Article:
An active mid and upper level atmospheric pattern continues to bring storm threats from the Central to Eastern United States this week. After a moderate snowfall event on Sunday Night into Monday, eyes will turn to two more potential winter weather events, both of very different nature, during the middle part of this upcoming work week. Both have the potential to bring snow, sleet, and ice accumulations to much of the forecast area.
The first threat will come Tuesday Night into early Wednesday Morning. A classic “southwest flow event”, as meteorologists often refer to it, will transpire throughout the Northeast United States. A low pressure system will be well to our north and west — over Canada — drawing in southerly winds and warmer air, but low level cold air over the Northeast will hold on long enough to allow for a period of snow.
Forecast models are in good agreement that precipitation will begin as snow late Tuesday throughout the area, with a few inches possible, before a transition to sleet, freezing rain, and eventually plain rain. But the accumulation of a few more inches of snow, plus ice on top of it, will create hazardous travel conditions. Precipitation should flip to rain before the morning commute on Wednesday — but roads will still be slick.
The highest snow and ice accumulations in this event will occur in the northern suburbs of New York City — from far Northeast New Jersey into Southeast New York and Connecticut. Here, a few inches of snow will be topped by a more prolonged period of sleet and freezing rain before the transition to rain occurs. The morning commute Wednesday will be a bit more slick in these areas.
As this storm pushes off to our north and east, it will drag a frontal boundary near the area by Thursday. This frontal boundary will become the focal point for the potential development of a winter storm on Thursday. As mid level atmospheric energy amplifies over the Central United States, it will shift eastward toward the Ohio Valley. The frontal boundary near our area will serve as a “highway” for the development of not only a low pressure system, but precipitation.
Models are in good agreement on an unusual expansion of precipitation to the west of a frontal boundary, in the cold sector, on Thursday. This precipitation expansion will spread from the Mid Atlantic to the Northeast States on Thursday. This will all be occurring as the atmospheric column is cooling behind a cold front. Rain and sleet will transition to snow, over time, as the precipitation expands and the front slides east.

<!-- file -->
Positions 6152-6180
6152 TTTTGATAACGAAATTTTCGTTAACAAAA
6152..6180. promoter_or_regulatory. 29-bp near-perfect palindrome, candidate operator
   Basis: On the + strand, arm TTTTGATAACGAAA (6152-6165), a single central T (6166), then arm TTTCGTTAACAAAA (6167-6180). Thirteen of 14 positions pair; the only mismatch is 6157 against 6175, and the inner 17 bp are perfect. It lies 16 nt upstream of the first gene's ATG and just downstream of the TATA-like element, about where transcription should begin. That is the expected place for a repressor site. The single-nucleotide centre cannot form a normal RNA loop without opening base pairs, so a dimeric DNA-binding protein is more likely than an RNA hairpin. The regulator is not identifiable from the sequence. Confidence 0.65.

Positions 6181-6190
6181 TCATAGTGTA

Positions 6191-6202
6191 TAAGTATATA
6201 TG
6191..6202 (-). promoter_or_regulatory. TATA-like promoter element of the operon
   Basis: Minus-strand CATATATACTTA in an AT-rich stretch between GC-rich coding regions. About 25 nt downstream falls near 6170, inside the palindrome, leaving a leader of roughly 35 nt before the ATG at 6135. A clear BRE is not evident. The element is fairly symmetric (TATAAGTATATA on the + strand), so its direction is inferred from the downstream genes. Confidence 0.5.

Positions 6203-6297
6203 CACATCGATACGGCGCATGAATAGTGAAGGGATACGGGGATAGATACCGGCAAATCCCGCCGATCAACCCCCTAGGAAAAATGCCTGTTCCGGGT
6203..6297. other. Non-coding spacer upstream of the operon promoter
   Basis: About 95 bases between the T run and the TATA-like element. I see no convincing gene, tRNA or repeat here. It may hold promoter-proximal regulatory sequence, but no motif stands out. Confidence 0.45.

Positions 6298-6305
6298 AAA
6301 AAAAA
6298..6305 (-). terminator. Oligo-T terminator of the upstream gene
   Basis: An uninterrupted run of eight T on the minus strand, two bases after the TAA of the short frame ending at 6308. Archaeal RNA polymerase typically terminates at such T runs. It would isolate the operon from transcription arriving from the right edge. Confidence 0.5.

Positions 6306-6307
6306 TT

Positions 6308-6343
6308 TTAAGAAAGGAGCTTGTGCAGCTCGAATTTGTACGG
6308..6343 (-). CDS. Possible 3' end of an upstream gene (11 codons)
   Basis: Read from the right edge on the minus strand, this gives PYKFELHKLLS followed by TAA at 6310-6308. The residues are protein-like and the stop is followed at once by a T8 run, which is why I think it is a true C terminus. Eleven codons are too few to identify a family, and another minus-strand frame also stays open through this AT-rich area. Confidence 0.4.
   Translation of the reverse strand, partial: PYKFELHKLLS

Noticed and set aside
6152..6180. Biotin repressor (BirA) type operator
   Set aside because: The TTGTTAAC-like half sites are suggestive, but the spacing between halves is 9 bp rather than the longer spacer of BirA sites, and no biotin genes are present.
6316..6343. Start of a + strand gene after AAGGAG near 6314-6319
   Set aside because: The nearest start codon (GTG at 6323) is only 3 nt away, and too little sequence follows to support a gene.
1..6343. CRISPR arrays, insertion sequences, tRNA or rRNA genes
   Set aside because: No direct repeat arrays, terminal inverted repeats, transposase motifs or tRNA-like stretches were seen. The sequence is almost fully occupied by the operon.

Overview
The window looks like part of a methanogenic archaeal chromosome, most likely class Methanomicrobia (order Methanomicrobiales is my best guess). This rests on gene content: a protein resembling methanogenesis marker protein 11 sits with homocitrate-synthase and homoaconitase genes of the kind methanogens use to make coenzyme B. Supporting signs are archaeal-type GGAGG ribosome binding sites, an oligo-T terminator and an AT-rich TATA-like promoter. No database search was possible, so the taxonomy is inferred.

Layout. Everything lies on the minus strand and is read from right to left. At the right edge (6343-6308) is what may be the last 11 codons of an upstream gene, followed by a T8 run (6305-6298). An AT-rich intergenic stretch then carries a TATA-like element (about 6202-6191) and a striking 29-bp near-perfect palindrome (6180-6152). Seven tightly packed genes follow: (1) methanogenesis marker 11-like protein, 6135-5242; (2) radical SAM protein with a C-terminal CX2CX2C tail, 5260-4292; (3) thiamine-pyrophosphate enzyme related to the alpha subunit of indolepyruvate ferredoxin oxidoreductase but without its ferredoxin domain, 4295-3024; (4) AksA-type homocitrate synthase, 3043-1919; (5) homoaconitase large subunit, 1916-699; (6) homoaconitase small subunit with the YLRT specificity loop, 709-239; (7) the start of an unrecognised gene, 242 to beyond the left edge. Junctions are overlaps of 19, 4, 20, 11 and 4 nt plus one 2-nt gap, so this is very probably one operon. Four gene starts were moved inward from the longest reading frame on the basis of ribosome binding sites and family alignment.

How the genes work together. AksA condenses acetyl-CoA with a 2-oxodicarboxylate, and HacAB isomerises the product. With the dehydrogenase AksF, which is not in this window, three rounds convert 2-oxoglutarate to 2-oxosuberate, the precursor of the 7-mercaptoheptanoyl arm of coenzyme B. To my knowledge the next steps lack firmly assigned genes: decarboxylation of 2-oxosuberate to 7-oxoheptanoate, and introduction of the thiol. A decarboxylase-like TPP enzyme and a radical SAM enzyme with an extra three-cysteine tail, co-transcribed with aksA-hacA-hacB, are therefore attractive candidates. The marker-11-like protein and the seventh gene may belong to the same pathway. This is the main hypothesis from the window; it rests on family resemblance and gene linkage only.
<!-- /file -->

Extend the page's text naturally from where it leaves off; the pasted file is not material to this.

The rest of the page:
The exact timing and placement of the frontal boundary will have massive impacts on the forecast. If forecast models are correct with their current depiction of the frontal boundary and the enhanced lift for precipitation on the west side of it, a moderate to significant snowfall would occur in parts of our forecast area on Thursday. But pinpointing the timing of the front, its location, and the transition from rain to sleet and snow is extremely difficult.
And while confidence is building in the potential for moderate to significant snowfall, it remains quite low in regards to the exact area where that will occur. Post-frontal precipitation comes with very high “bust potential”. Forecast models, in general, will have trouble with the exact timing and placement of the front and the moisture that will be pooling along it. In addition, the models can struggle with the atmospheric profiles and the cooling that occurs to allow for precipitation to flip from rain to snow.
So, moving forward, the forecast is quite low confidence. We know that a few inches of snow are possible on the front end of the system on Tuesday into Wednesday, with an eventual changeover to sleet and rain. And we know that the potential exists, given the atmospheric setup, for several inches of snow on Thursday. Over the next few days, we’ll be working hard to iron out the intricate details of the setup.